Piano Interrupted - Two By Four [Denovali - 2013]'Two By Four' is a re-issue of London-based Piano Interrupted's debut album from last year. It was originally self-released to sell at the band's live performances, in which laptop musician Franz Kirmann has been 'interrupting' soundtrack composer and pianist Tom Hodge since 2009. However, the album's title 'Two By Four' relates to the duo's more recent expansion into a quartet that now features Greg Hall on cello and Eric Young on percussion.
As 'Two By Four's' sleevenotes indicate, Piano Interrupted do-what-they-say-on-the-tin through a "focus on recycling, reinventing and 'interrupting' ... various rhythmic and melodic motifs". However, if this rouses any expectations of stimulating experiments along the lines of Cage's prepared keys meeting Autechre's textural irregularities, you may be dissappointed.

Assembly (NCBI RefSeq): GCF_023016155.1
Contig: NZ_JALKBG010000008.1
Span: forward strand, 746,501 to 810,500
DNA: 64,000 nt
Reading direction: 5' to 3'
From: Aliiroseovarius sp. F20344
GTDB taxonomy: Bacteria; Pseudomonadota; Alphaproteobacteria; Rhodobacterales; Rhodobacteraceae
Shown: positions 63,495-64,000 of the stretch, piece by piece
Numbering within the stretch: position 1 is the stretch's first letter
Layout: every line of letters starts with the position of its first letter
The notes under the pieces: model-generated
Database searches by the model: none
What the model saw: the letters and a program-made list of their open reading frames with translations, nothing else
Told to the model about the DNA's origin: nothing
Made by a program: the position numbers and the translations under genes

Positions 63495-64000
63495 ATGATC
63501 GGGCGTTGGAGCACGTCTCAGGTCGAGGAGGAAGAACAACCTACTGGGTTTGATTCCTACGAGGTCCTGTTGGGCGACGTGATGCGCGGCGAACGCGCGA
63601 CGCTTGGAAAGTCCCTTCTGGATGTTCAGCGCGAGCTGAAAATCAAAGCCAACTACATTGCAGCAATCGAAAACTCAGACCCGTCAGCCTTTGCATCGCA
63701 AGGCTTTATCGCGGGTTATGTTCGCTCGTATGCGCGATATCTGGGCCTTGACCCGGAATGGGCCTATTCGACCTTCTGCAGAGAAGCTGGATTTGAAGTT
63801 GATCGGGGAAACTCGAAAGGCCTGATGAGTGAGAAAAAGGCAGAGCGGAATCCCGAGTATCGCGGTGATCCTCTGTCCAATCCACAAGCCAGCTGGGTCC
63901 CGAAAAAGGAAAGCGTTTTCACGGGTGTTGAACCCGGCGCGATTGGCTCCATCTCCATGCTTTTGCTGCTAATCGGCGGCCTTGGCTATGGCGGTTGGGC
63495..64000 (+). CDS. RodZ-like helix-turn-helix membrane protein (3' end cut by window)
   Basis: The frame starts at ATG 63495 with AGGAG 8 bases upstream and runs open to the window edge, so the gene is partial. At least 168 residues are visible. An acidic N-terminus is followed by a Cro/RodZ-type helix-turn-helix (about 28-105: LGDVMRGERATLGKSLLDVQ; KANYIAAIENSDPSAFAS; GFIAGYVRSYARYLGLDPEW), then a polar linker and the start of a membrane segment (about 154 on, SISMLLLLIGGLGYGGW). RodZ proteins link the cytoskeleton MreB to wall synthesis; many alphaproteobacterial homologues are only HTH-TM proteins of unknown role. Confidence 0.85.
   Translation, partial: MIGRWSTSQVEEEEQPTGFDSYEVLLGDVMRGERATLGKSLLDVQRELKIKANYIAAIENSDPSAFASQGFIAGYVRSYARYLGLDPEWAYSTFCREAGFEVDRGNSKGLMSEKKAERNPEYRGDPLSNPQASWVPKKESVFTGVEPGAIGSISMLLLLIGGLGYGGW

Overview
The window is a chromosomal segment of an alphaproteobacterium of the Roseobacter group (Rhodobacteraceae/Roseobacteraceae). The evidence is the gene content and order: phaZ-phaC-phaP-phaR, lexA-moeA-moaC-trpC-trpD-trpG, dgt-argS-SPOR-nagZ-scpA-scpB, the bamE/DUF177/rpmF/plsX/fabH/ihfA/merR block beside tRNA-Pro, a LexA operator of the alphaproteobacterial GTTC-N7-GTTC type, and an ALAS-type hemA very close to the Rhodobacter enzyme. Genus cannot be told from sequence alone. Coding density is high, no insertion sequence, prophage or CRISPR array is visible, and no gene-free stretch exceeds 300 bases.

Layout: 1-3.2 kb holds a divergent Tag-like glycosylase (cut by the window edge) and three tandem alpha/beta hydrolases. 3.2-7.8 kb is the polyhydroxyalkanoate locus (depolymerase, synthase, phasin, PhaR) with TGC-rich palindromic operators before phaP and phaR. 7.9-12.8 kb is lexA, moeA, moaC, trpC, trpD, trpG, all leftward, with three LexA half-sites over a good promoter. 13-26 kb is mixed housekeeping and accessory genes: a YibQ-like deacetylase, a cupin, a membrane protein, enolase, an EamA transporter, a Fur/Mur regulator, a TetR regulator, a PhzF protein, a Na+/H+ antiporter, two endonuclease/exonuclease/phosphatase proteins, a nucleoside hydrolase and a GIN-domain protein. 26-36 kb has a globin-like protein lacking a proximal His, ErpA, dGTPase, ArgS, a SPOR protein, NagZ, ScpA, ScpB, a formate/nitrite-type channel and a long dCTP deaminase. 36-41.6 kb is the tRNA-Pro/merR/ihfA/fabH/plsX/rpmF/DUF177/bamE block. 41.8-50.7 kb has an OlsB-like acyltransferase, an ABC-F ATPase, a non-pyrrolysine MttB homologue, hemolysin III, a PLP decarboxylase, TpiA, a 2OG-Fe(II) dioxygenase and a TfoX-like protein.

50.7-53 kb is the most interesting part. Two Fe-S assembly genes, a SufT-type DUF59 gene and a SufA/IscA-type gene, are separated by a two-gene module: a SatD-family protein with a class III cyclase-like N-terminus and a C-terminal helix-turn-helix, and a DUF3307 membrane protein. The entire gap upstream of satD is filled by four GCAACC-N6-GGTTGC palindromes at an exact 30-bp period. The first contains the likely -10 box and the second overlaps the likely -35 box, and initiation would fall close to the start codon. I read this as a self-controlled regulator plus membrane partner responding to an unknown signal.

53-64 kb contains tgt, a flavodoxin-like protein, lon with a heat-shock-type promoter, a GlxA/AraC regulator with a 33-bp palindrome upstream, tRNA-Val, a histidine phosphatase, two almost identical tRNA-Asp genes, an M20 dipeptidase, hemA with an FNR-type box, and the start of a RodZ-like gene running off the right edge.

Beginning with the seductive glide of Hall's cello, the opening track, 'You Don't Love Me Yet', nimbly skips into an anaemic, lite dinner jazz. The complimentary glitchy rhythms, far from 'interrupting', faithfully follow the dynamics of Hodge's polite piano, to provide a smooth background paste.
The skilful but staid presentation of a range of styles that follows travels the short distances between the cinematic montage music of 'Hobi' and 'Son of Foug' through the 21st century baroque electronica on 'Étude' to jazzy pedestrian chase scenes provided by 'Hédi' and 'Son of Pi'.
Perhaps Piano Interrupted's sound seems less distinct thanks to television advertising's frequent safe choices of piano motifs and/or electronic rhythms to target so-called ABC1s - co-opting the perceived sophistication of classical music with the more youthful suggestions of the street rhythms of rave. In this way, many of the tracks on 'Two By Four' conjure up images of middle class, romantic vignettes or healthy, happy families out on a country walk. And, of course, there's nothing wrong with that, but it makes it difficult to take Piano Interrupted's music as something to focus on in the foreground as it so tidily assumes a position in the background that you almost expect to be approached by someone smartly dressed enquiring "is everything alright with your meal?".Russell Cuzner